What if it doesn’t work right away?

What if you don’t hear a “That’s right!” after your first paraphrase? That’s the beauty of the “It sounds like…” sentence framing! The passive voice presents the paraphrase as an offered summary, inviting your student to correct you, after which you get to offer a revised “It sounds like…” paraphrase.  This keeps you, the teacher, present in listening while centering your students’ thinking. As you are listening for a “That’s right!” response, your focus is on what students are saying rather than your own point or suggestion or follow-up questions.  You saying, “It sounds like…” becomes a habit-cue indicating to your brain that you are in listening mode, perceptively collecting evidence of your students’ understandings; and then when you hear an expression of “That’s right!,” you know you can confidently move forward in ways that support your students’ thinking. Further, if we think of rigor as the opportunities for students to make meaning out of the concepts they are learning by drawing on their background knowledge and cultural fluencies, then listening for a “That’s right!” is useful in positioning the teacher for critical follow-ups to students’ thinking thus enhancing the potential for rigorous thinking.

Interestingly, Voss cautions that “You’re right” is the inverse of “That’s right!” What’s the difference? Voss explains that oftentimes “You’re right…” is what you hear when the other person wants you to stop talking and go away. So when I hear “You’re right…,” I know my student may be disengaging, and I either need to drastically change my paraphrase or disengage and return to the conversation at a later time.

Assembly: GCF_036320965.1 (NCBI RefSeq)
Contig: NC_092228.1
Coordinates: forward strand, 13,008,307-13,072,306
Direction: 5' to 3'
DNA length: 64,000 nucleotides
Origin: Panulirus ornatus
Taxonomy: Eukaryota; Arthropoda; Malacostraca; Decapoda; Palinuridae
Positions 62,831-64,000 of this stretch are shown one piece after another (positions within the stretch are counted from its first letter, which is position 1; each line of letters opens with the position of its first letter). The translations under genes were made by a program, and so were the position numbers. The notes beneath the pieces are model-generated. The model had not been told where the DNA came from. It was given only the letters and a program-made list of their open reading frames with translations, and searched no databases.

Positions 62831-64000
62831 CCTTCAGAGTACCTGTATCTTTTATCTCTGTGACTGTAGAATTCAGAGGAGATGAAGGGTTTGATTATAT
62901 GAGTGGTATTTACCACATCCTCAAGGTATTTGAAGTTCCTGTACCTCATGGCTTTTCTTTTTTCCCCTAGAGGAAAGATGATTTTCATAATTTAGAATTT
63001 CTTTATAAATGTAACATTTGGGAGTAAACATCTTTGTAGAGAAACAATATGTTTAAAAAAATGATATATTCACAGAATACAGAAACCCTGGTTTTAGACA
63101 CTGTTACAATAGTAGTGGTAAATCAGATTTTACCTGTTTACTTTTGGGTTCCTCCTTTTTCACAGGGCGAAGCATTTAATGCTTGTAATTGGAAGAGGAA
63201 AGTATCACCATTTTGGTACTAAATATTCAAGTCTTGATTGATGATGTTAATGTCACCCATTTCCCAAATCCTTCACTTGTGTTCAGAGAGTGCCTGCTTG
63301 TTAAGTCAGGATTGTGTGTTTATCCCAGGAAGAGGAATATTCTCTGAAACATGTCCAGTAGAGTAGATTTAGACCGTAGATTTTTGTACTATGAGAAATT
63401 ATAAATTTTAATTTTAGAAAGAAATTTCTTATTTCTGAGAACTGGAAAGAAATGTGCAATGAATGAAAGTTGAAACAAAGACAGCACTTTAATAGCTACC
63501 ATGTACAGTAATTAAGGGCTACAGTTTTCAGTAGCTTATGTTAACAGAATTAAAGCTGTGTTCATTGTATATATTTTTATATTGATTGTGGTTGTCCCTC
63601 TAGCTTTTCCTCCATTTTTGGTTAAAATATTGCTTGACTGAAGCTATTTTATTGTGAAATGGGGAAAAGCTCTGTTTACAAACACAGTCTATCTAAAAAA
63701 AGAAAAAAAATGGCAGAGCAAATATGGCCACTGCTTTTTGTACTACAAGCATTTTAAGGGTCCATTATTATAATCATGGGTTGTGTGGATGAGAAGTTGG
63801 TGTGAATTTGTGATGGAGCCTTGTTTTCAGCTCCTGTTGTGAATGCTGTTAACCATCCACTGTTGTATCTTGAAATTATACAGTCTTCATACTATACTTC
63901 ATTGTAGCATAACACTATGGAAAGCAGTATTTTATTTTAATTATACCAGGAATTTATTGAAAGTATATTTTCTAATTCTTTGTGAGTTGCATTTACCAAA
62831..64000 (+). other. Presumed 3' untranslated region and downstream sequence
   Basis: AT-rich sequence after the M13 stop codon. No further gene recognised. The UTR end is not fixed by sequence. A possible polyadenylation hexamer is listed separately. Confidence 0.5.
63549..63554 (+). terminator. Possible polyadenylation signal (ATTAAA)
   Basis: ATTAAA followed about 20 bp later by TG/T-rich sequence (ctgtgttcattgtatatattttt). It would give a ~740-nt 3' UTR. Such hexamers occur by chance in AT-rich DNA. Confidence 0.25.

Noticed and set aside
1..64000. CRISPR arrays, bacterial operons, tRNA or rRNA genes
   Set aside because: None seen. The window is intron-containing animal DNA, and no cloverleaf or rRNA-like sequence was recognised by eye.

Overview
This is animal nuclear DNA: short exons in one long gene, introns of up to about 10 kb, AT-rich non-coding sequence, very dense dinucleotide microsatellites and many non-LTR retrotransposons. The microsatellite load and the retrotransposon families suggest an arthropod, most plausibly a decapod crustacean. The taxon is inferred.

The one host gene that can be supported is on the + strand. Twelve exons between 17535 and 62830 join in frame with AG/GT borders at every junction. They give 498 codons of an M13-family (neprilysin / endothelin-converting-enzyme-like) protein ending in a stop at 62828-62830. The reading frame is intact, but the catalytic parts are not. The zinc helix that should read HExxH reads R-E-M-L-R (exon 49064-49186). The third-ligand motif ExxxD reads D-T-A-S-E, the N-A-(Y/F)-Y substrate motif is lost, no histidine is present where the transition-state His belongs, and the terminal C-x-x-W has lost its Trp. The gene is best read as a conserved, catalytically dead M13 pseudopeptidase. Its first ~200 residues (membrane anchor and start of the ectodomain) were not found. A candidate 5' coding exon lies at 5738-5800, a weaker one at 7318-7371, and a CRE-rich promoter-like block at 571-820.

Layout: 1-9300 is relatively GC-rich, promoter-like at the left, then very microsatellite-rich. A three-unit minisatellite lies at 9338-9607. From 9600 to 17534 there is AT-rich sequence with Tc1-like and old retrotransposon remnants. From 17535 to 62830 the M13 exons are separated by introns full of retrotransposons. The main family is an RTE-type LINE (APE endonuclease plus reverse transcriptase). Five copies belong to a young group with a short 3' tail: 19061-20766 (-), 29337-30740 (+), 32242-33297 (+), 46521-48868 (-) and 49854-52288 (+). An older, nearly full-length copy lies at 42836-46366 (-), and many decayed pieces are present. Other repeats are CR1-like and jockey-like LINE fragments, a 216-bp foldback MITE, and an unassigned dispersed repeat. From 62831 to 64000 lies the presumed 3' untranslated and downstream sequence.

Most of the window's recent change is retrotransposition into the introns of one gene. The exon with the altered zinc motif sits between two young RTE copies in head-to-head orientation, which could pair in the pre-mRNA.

When to use it?

This teaching move has all sorts of applications. It’s useful when a student is processing an emotion or conflict, either with you or someone else. It’s also useful when a student offers an idea, connection, or answer in class. “It sounds like…” compels us to be more certain of the interpretations and connections our students are making. When a student is thinking in truly rigorous ways, the entirety of their background is available to them in uniquely making sense of what they are learning. When we choose teaching moves that empower students to draw from their cultural backgrounds to find the correlations and similarities that are the building blocks of understandings, our students are profoundly more invested than when they are merely waiting for the next direction to follow.

“It sounds like…” ensures that you have a fuller understanding of what students are offering before responding yourself. I’ve even found it to be effective in my work with teachers as an instructional coach. Ultimately, “It sounds like…” is a simple technique that can be used multiple times every day to add to a rigorous and responsive learning environment in your classroom and school building.